When the new White Star liner Titanic struck an iceberg a few minutes before midnight on April 14, 1912, it seemed at first to be little more than a glancing blow. But the damage to the supposedly “unsinkable” ship was mortal, and when she plunged to the bottom of the North Atlantic less than three hours later, she took with her two thirds of the 2,207 people who were aboard her that night.
No other ship in history has attracted so much attention, stirred up such powerful emotions, or accumulated as many myths and legends as the Titanic. “Unsinkable” is a fresh look at this incredible story, one that centers on the people who built the ship, crewed her, and sailed on her. It follows the great ship as she grows on the ways at Harland and Wolff in Belfast, sails from Southampton to her unexpected rendezvous with an iceberg, then slowly sinks into the North Atlantic, forever shattering the complacency of her era.
The story doesn’t end there, however, for the tale continues through the high drama of the U.S. Senate investigation and the British Board of Trade inquiry, then introduces the “mystery ship” Californian, whose officers watched the Titanic sink and did nothing for fear of rousing their sleeping captain’s wrath. The narrative then carries on through the recovery of many of the Titanic‘s dead and their interment at Halifax, Nova Scotia, through the discovery of the wreck in 1985 to the abortive 1996 expedition to raise a section of her rusted hull.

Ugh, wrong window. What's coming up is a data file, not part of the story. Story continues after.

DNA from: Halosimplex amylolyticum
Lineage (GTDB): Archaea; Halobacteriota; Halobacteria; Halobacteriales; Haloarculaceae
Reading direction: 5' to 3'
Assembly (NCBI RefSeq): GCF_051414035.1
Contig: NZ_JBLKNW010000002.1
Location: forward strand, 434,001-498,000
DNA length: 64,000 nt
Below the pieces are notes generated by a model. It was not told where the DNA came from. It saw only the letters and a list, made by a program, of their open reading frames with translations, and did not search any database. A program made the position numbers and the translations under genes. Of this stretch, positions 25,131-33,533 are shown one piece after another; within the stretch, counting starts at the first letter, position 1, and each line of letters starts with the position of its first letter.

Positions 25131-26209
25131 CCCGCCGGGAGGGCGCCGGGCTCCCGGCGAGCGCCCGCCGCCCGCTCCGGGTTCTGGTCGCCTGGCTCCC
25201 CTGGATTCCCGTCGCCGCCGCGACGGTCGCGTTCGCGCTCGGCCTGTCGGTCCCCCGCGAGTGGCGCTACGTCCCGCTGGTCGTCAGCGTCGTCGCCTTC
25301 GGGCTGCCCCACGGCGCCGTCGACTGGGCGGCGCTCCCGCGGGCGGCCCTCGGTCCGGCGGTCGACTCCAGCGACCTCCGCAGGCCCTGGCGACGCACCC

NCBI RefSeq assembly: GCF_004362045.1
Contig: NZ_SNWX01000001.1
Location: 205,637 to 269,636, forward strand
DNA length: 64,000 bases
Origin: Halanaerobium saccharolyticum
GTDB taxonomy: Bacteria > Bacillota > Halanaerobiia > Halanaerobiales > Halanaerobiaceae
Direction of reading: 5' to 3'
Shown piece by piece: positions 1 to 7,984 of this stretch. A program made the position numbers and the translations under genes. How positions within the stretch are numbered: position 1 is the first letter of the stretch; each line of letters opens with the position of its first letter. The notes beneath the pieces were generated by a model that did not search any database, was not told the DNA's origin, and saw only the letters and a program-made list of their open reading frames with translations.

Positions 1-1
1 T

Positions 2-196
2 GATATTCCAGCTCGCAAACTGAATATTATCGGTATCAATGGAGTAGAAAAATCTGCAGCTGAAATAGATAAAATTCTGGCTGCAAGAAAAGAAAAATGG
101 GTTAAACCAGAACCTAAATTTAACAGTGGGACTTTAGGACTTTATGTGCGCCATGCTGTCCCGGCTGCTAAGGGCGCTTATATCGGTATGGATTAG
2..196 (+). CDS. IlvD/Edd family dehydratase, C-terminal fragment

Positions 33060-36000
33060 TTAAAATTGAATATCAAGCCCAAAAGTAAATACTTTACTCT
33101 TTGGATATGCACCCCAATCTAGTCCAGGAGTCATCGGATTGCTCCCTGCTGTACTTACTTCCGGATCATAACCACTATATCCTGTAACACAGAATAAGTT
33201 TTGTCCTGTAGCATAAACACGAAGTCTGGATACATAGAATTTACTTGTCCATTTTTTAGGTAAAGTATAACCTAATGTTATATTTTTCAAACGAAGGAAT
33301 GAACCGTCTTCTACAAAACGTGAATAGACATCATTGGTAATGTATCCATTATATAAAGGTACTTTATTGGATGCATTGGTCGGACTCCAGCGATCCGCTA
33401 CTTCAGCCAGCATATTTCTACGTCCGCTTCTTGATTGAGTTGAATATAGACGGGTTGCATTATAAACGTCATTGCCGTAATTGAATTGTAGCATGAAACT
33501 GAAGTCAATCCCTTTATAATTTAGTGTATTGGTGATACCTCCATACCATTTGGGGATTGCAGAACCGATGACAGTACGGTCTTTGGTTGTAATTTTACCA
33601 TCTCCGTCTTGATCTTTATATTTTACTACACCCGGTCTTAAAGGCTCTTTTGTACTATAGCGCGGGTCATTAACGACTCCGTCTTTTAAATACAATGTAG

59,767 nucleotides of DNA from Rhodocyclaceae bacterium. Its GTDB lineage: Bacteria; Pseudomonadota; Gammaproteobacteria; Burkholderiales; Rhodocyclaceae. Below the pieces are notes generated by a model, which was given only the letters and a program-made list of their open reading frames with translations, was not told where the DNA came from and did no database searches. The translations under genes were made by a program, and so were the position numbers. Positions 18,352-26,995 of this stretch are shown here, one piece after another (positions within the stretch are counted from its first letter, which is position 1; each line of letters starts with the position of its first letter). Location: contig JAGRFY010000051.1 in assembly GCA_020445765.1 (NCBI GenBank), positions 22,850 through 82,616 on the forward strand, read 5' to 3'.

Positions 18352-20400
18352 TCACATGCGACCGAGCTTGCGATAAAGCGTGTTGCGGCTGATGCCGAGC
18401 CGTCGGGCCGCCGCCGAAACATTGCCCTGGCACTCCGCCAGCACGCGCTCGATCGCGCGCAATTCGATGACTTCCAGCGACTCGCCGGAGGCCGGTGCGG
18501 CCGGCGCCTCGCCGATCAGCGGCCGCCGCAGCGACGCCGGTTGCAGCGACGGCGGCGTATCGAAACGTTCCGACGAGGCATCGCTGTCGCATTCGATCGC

What sets “Unsinkable” apart from every other account of the Titanic disaster, though, is author Daniel Allen Butler’s accomplishment in presenting a balanced and honest narrative that shows the men and women of the Edwardian world in the light of their own values and beliefs, rather than subjecting them to the judgments of latter-day standards. From the captain on the bridge, through the wealthy and titled passengers in First Class, down to the working-class immigrants in steerage and the stokers, trimmers and engineers in the boiler rooms, to the lawyers and judges who strove to determine where and how the blame for the disaster should be assigned, the people who are part of the Titanic saga are presented in the light of what they knew and believed, allowing modern readers to understand their thoughts and actions with comprehension and sympathy. This approach makes “Unsinkable” the benchmark by which all future accounts of the Titanic disaster will be judged.
You can order the soft-cover edition of “Unsinkable” here